A judge had given jurors a majority direction, meaning they did not have to unanimously agree a verdict, but they were discharged on Wednesday.
Mr Duckenfield was on trial alongside Sheffield Wednesday’s former club secretary Graham Mackrell, who was found guilty of failing to discharge his duty under the Health and Safety at Work Act.
Both men had denied the offences, almost 30 years after the disaster on 15 April 1989.
The jury deliberated for eight days, following a trial lasting 10 weeks at Preston Crown Court. The court told The Independent it would consider a retrial date on 24 June.
Mr Duckenfield, now 74, did not give evidence but attended the full case. The Crown Prosecution Service has indicated that it will seek a retrial.
The judge, Sir Peter Openshaw, had told jurors to be “dispassionate” and “objective” when considering their verdicts.
The victims were Liverpool fans who were in overcrowded pens at Hillsborough Stadium during an FA Cup semi-final.
The law did not allow prosecution over the death of the 96th victim, Tony Bland, as he died more than a year and a day after his injuries were caused.
Families of the 96 victims have campaigned for justice for 30 years.
Margaret Aspinall, chair of the Hillsborough Family Support Group, said: “We just have to wait and see what happens [with Mr Duckenfield’s second trial].
“I’d like to thank the jury for the weeks they’ve taken for their deliberations and I’d like to thank everyone for all the support we have had over the last 30 years. Hopefully that support continues.
“We were all hoping we would have some sort of closure today and we haven’t. We have still got a long journey.”
About 60 relatives who gathered at the Cunard Building in Liverpool gasped as the jury foreman told the court they could not reach a verdict for Mr Duckenfield.
But there were cheers as the guilty verdict for Mackrell was announced.
The 69-year-old, who was safety officer for Sheffield Wednesday at the time, was accused of failing to take reasonable care and ensuring there were enough turnstiles to prevent crowds building up while trying to get into the stadium.
There were just seven turnstiles for the 10,100 Liverpool fans with standing tickets, the court heard.
Mackrell did not give evidence but defence lawyer Jason Beer QC argued the buildup outside was caused by other factors, including a lack of police cordons and an unusual arrival pattern of fans.
The court heard that Mackrell was a former accountant with no health and safety training. He will be sentenced in May.
Prosecutors alleged that Mr Duckenfield, a former South Yorkshire Police chief superintendent, had “ultimate responsibility” at the ground on the day of the disaster.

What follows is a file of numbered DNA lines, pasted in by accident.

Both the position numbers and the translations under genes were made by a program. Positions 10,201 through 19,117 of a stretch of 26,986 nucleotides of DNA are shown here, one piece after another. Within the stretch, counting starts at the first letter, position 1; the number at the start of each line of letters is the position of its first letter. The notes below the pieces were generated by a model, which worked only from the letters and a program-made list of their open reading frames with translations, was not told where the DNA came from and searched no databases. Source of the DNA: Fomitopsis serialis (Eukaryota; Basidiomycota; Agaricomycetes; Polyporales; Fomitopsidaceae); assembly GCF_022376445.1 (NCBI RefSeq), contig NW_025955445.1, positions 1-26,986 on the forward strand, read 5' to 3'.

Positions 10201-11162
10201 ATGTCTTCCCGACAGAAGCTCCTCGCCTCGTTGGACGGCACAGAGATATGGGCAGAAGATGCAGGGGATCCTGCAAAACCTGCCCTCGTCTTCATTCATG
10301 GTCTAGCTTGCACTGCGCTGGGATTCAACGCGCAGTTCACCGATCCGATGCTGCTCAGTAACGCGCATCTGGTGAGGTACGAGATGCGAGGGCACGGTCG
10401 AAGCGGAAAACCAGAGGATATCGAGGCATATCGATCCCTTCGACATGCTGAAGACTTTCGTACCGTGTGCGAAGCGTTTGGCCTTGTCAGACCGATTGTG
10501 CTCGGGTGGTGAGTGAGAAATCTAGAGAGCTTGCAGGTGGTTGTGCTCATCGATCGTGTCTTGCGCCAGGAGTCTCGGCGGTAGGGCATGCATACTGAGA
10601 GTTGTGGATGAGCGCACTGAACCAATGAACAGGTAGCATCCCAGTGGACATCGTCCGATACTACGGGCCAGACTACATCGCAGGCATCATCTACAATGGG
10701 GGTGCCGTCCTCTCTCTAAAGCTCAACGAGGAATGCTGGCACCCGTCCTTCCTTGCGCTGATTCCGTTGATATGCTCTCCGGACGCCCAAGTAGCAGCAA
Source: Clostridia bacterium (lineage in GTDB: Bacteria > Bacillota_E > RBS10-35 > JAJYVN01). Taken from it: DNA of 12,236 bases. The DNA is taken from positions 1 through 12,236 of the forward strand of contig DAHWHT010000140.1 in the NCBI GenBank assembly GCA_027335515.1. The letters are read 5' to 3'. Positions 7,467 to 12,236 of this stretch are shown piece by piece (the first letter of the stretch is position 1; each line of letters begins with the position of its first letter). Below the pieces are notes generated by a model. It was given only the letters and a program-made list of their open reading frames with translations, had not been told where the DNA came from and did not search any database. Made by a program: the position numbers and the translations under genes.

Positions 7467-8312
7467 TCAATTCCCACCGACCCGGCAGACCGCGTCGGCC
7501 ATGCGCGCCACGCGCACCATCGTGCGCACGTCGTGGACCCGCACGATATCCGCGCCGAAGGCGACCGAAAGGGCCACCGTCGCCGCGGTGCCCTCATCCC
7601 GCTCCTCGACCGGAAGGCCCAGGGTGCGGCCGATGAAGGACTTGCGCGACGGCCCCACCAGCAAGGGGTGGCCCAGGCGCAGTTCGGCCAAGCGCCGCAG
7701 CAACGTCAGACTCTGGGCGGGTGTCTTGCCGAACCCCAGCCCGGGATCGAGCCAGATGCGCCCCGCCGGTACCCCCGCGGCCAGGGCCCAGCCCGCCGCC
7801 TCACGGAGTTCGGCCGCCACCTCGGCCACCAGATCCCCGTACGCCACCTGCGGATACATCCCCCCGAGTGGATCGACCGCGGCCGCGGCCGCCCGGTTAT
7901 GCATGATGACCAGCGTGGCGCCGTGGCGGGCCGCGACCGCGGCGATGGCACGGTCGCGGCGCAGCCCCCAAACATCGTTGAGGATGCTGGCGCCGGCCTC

The court heard he ordered the opening of exit gates at the Leppings Lane end of the ground at 2.52pm, eight minutes before kick-off, at the request of other officers amid dangerous overcrowding outside the entry turnstiles.
More than 2,000 fans entered through exit gate C once it was opened and many headed into a tunnel directly ahead, which led to the central pens where the crush happened.
Richard Matthews QC, prosecuting, told the court in his closing speech that Mr Duckenfield, who was promoted to the role less than three weeks before the match, should have had the knowledge to make “key lifesaving decisions” on the day.
But a defence lawyer argued that Mr Duckenfield had been “unfairly singled out” and that the case should not be considered with the benefit of hindsight.
Benjamin Myers QC told the jury the case was “breathtakingly unfair” and said Duckenfield had “tried to do the right thing”.
Sue Hemming, legal director of the CPS, said the trial had been “incredibly complex”.
“We have discussed the matter carefully with counsel and I can confirm the CPS will seek a retrial against Mr Duckenfield for manslaughter by gross negligence of 95 men, women and children,” she added.
“I recognise that these developments will be difficult for the families affected by the Hillsborough disaster. We have remained in regular contact with them throughout these proceedings, and spoke with those present in Preston and Liverpool before informing the court of our decision. We will meet with them shortly to answer any questions they have about the process.
“May I remind all concerned that criminal proceedings are ongoing and of the defendant’s right to a fair trial.”
Assistant Commissioner Rob Beckley, who leads the Operation Resolve criminal investigation into the Hillsborough disaster, said officers would “support the CPS as they prepare the case for future court hearings”.
“We recognise how challenging this process is for all concerned and will continue to keep people informed and updated, especially the families of the victims,” he added.
Liverpool FC said they “empathised with the frustration shared by everyone affected by the Hillsborough tragedy that the outcome was not definitive”.
“Our thoughts are with all those who continue to be affected by the Hillsborough tragedy and the 96 Liverpool supporters who went to watch their team and never came home,” a statement added.
In a joint statement, Steve Rotheram, the mayor of Liverpool City, and Andy Burnham, the mayor of Greater Manchester, said: “At long last, someone has been held to account for what happened – a vindication of the long-fought battle by families and campaigners for truth and justice.
“We welcome the decision of the CPS to request a retrial so that the issues of culpability can finally be resolved.”
Additional reporting by PA
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